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The vibrations which are caused by the source of the shock may spread throughout the building structure: they are perceived as noticeable vibrations, they can spread as secondary airborne sound, and when the worst comes to the worst, they can damage the building structure. What is more, the function of machines and measuring equipment in the building may be impaired.

The objectives of the vibration isolation of buildings are:

The vibrations which are caused by the source of the shock may spread throughout the building structure: they are perceived as noticeable vibrations, they can spread as secondary airborne sound, and when the worst comes to the worst, they can damage the building structure. What is more, the function of machines and measuring equipment in the building may be impaired.

The objectives of the vibration isolation of buildings are:

  • health protection
  • the protection of the building fabric
  • the protection of the technical equipment inside the building

Shock is the common term for mechanical vibrations of solid bodies with a potentially damaging or disturbing effect.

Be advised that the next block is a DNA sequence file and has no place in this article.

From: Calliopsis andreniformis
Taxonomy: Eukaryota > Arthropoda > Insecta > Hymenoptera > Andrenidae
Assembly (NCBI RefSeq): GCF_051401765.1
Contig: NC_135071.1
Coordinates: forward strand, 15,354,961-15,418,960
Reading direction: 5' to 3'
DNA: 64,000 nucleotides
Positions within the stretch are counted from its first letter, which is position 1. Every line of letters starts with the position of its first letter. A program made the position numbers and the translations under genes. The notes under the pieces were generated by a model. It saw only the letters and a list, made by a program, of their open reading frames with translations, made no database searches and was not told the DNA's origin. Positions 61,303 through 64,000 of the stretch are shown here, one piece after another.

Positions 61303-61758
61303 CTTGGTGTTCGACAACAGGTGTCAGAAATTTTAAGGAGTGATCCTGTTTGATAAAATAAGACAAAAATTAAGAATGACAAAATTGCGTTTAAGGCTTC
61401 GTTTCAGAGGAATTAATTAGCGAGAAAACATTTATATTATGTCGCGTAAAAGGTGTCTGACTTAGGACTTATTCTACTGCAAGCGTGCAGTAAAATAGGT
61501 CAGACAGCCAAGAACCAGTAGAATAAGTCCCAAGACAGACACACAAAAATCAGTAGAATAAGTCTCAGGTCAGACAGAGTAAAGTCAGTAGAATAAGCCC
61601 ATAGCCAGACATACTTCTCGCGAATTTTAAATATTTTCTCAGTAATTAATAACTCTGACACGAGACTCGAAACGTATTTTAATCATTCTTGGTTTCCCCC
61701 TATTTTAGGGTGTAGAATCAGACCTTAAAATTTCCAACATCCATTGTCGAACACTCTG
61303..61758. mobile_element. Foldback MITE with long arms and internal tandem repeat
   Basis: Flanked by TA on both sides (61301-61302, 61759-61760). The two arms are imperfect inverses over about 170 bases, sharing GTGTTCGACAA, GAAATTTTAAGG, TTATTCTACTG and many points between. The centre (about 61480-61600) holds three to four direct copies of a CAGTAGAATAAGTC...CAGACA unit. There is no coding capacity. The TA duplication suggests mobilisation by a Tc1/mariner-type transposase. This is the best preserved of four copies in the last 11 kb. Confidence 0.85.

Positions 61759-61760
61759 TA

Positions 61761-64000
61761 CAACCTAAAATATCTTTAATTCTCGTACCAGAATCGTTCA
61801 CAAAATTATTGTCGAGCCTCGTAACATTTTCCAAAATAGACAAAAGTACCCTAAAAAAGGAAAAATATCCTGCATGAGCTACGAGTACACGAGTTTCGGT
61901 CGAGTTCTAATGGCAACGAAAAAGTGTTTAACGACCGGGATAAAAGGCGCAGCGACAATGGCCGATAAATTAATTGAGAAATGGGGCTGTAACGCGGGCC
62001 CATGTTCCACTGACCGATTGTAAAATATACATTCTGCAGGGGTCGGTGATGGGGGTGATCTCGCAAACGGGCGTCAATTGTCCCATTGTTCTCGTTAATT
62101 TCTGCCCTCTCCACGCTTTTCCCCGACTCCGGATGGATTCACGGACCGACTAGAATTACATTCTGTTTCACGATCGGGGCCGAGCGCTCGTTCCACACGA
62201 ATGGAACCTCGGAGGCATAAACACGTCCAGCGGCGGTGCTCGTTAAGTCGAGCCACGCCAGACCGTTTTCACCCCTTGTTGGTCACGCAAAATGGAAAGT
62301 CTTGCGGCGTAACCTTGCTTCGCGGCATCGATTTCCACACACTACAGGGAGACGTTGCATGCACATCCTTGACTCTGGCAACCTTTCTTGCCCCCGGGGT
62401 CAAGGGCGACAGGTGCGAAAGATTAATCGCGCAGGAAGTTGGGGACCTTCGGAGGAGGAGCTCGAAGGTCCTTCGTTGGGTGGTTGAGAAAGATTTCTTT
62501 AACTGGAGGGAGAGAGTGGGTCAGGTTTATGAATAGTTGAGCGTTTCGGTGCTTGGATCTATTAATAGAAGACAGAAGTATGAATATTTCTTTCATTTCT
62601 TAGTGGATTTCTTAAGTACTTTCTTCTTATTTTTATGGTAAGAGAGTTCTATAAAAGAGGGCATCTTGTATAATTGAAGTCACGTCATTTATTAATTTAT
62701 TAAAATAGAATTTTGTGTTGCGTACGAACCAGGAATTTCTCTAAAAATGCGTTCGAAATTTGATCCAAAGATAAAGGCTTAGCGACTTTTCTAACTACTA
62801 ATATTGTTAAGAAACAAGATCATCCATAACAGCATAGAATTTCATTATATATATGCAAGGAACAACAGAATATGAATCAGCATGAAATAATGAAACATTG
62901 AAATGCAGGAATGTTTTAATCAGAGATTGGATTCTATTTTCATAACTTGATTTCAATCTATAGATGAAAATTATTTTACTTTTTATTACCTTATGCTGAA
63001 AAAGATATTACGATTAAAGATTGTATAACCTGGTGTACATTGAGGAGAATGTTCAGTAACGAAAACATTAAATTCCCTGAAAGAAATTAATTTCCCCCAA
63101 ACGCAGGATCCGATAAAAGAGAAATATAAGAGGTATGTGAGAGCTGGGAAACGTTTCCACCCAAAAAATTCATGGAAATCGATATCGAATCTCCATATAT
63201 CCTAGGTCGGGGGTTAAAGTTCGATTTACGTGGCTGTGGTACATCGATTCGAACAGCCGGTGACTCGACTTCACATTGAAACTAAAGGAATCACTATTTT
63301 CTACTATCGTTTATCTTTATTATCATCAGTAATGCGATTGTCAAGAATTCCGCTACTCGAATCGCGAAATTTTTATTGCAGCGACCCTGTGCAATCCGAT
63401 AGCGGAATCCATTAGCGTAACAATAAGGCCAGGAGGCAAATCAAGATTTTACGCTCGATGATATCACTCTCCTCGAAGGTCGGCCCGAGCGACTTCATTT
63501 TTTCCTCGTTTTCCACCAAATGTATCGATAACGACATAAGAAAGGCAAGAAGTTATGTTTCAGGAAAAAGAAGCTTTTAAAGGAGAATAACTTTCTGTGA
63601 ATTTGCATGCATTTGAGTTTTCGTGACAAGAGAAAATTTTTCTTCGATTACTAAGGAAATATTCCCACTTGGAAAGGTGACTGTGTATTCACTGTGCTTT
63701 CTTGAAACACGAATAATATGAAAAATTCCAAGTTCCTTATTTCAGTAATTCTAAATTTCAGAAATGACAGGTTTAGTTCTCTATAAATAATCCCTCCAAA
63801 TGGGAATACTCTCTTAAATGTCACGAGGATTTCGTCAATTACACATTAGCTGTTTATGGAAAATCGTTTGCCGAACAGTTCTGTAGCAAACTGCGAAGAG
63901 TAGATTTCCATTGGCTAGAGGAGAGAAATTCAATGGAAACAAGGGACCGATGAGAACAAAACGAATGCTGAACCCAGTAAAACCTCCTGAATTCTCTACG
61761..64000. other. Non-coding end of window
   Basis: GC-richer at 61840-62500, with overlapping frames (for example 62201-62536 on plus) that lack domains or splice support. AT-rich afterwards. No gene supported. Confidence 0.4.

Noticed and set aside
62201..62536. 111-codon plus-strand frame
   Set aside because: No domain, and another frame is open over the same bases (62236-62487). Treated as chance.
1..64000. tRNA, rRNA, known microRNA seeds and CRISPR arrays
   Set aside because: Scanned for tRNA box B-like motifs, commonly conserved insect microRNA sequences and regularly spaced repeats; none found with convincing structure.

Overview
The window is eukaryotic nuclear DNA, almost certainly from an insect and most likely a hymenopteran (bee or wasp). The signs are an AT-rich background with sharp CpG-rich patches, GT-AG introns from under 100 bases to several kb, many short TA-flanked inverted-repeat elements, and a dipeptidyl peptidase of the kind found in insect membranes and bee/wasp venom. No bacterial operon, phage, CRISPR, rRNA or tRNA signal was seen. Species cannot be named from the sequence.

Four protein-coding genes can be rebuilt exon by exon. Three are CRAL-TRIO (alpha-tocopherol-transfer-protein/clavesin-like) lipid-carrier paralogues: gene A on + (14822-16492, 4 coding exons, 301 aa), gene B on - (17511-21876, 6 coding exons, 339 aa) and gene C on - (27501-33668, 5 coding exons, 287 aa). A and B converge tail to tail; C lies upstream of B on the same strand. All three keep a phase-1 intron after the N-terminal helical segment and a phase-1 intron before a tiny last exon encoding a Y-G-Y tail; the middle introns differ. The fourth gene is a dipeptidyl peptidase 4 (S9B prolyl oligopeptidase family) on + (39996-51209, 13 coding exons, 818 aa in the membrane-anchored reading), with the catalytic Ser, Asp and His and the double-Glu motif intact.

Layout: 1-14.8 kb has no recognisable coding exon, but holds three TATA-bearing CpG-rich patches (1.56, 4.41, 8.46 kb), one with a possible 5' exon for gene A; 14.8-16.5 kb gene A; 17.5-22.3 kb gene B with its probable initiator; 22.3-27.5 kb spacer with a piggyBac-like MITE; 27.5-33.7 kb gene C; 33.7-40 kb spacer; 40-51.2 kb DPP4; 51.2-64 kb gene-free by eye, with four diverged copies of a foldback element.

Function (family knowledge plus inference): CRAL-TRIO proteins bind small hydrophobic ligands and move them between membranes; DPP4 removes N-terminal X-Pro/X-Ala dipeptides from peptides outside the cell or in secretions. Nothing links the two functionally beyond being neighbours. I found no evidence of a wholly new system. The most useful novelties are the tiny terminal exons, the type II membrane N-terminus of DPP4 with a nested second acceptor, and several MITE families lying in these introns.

Structure-borne sound refers to vibrations which, contrary to airborne sound, continue through a solid medium. Vibrations in liquids are called liquid sound.

The transmission path of vibrations or of shock may include a change of media.

The protection of buildings against vibrations can be achieved through different measures:

  1. Vibration-reducing measures at the place of the emission, e.g. a mass-spring system in a railway track.
  2. Interruption of the transmission of the vibration in the transmission area, e.g. through a below-ground slotted wall or by shielding the basement walls.
  3. Shock and structure-borne sound decoupling at the place of immission, underneath the building foundations and at the exterior side of the basement walls at the earliest. This is the measure most commonly used.

Most decoupling measures are taken at the building foundations and are called resilient bedding of buildings. Railway tracks are one of the most frequent causes of emission. Therefore the majority of the measures apply to resilient bedding of buildings for interfering frequencies between 25 and 100 Hz. Vibrations in this frequency range are critical, as they can lead to building component resonances and thus to secondary sound effects.

Consequently, the resilient bedding of buildings is intended to reduce the transmission of vibrations in the structure of the building with the help of the isolating material and by taking complex impact factors into account. Lowering the level to between 10 to 25 dB, depending on the frequency, is no problem at all with Regupol® and Regufoam®.

Structure-Borne Sound in Buildings beneath Railways
Structure-Borne Sound in Buildings beneath Railways

Structure-Borne Sound in Buildings beneath Railways